Liquidity, Innovation, and Endogenous Growth (with Semyon Malamud)
Journal of Financial Economics, Forthcoming (Paper, Internet Appendix)
We build a model of endogenous, innovation-driven growth in which innovative firms have costly access to outside financing and hoard cash reserves to maintain financial flexibility. We show that financing frictions slow down Schumpeterian creative destruction by discouraging entry. As a result, financing frictions importantly affect the composition of growth, by reducing the contribution of entrants but spurring the contribution of incumbents. We investigate the net impact of these countervailing effects on the equilibrium growth rate and welfare.
Shareholder Bargaining Power and the Emergence of Empty Creditors (with Stefano Colonnello and Matthias Efing)
Journal of Financial Economics, Accepted (Paper, Internet Appendix)
Credit default swaps (CDSs) can create empty creditors who may push borrowers into inefficient bankruptcy but also reduce shareholders’ incentives to default strategically. We show theoretically and empirically that the presence and the effects of empty creditors on firm outcomes depend on the distribution of bargaining power among claimholders. Firms are more likely to have empty creditors if these would face powerful shareholders in debt renegotiation. The empirical evidence confirms that more CDS insurance is written on firms with strong shareholders and that CDSs increase the bankruptcy risk of these same firms. The ensuing effect on firm value is negative.
Short-term Debt and Incentives for Risk Taking (download)
(with Marco Della Seta and Erwan Morellec)
We challenge the view that short-term debt curbs moral hazard and analytically show how, in a world with financing frictions and fair debt pricing, short-term debt can increase incentives for risk-taking. To do so, we develop a model in which firms are financed with equity and short-term debt and cannot freely optimize their default decision because of financing frictions. Using this model, we show that short-term debt can give rise to a “rollover trap,” a scenario in which firms burn revenues and cash reserves to absorb severe rollover losses. In the rollover trap, shareholders find it optimal to increase asset risk in an attempt to improve interim debt repricing and prevent inefficient liquidation. These risk-taking incentives do not arise when debt maturity is sufficiently long.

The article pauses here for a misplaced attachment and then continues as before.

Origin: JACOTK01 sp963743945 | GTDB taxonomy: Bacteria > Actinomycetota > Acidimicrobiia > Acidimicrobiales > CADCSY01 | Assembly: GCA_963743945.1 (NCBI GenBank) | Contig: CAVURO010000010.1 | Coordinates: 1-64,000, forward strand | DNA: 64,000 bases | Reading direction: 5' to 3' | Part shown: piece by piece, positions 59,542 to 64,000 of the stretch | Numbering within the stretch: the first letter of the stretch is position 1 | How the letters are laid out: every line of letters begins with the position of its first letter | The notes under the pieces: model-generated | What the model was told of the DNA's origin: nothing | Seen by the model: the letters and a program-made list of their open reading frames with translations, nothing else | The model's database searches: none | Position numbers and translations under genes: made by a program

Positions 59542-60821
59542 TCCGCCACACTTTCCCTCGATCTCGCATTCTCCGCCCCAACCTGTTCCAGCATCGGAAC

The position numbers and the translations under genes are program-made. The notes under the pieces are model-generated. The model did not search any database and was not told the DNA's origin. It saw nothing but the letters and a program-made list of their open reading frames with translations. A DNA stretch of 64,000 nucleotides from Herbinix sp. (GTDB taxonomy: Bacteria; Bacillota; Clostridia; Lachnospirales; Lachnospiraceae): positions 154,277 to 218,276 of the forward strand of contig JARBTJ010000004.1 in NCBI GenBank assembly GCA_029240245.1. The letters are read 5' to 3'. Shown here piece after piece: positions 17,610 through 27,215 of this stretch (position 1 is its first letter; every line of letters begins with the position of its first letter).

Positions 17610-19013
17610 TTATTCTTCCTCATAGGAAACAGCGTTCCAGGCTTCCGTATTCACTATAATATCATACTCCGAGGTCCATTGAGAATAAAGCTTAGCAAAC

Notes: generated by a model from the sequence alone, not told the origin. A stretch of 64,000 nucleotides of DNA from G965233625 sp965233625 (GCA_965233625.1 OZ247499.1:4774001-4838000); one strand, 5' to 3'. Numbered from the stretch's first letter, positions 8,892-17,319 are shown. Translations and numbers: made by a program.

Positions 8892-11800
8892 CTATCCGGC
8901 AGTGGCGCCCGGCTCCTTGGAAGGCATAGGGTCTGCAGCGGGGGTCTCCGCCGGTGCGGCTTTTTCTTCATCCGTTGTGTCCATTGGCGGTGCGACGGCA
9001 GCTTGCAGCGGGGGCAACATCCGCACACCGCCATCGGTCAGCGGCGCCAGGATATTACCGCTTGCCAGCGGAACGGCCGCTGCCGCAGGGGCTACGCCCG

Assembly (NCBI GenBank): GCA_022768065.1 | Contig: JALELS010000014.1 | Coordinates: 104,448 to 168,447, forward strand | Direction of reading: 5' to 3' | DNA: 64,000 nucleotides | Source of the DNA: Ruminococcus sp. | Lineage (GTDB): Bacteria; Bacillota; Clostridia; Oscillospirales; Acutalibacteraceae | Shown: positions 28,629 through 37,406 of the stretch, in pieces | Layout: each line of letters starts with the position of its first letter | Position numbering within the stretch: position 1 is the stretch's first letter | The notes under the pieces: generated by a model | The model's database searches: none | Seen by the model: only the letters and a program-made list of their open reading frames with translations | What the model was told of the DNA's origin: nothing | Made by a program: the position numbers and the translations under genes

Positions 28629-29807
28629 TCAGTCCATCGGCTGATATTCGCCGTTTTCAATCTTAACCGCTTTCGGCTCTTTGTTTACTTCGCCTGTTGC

The Cost of Stock Trading to Firms (download)
I study the effects of stock trading costs into a dynamic corporate finance model with financing frictions. When trading entails a cost (even small), the issuing firm needs to pay an illiquidity premium to shareholders, which increases the firm’s cost of capital and the opportunity cost of cash. The illiquidity premium leads to a decrease in the firm’s target cash, exacerbates financial constraints, increases default risk, and reduces firm value. This firm’s response can feed back into trading costs and amplify their real effects. The model warns of some consequences of regulatory restrictions on trading in financial markets.
Competition, Cash Holdings, and Financing Decisions (download)
(with Erwan Morellec and Boris Nikolov)
We use a dynamic model of cash management in which firms face competitive pressure to show that competition increases corporate cash holdings as well as the frequency and size of equity issues. In our model, these effects are driven by small, financially constrained firms, in contrast with the theories based on strategic interactions in which large leaders or incumbents value more cash. We test these predictions on Compustat firms for the period 1980-2007 and show that product market competition has first order effects on the cash holdings and financing decisions of constrained firms, in ways consistent with our theory.
Managerial Discretion, Capital Supply, and Corporate Policies (available upon request)
I examine the dynamic effects of managerial discretion on corporate investment, financing, and saving decisions when the access to outside financing is uncertain. In this setting, a self-interested manager balances rent seeking against the need to ensure dynamic efficiency to avoid forced liquidations. In light of this trade-off, rent seeking is contingent on the firm financial stance. To prevent binding liquidity constraints, the manager implements a series of deviations from the value-maximizing policies that constitute indirect agency costs. Specifically, the manager hoards excessive cash reserves, delays dividends, raises funds even when managing a cash-rich firm, and postpones internal financing of investment. Even when the direct cost of rent seeking is zero due to tight liquidity constraints, the indirect costs can substantially depress equity value.
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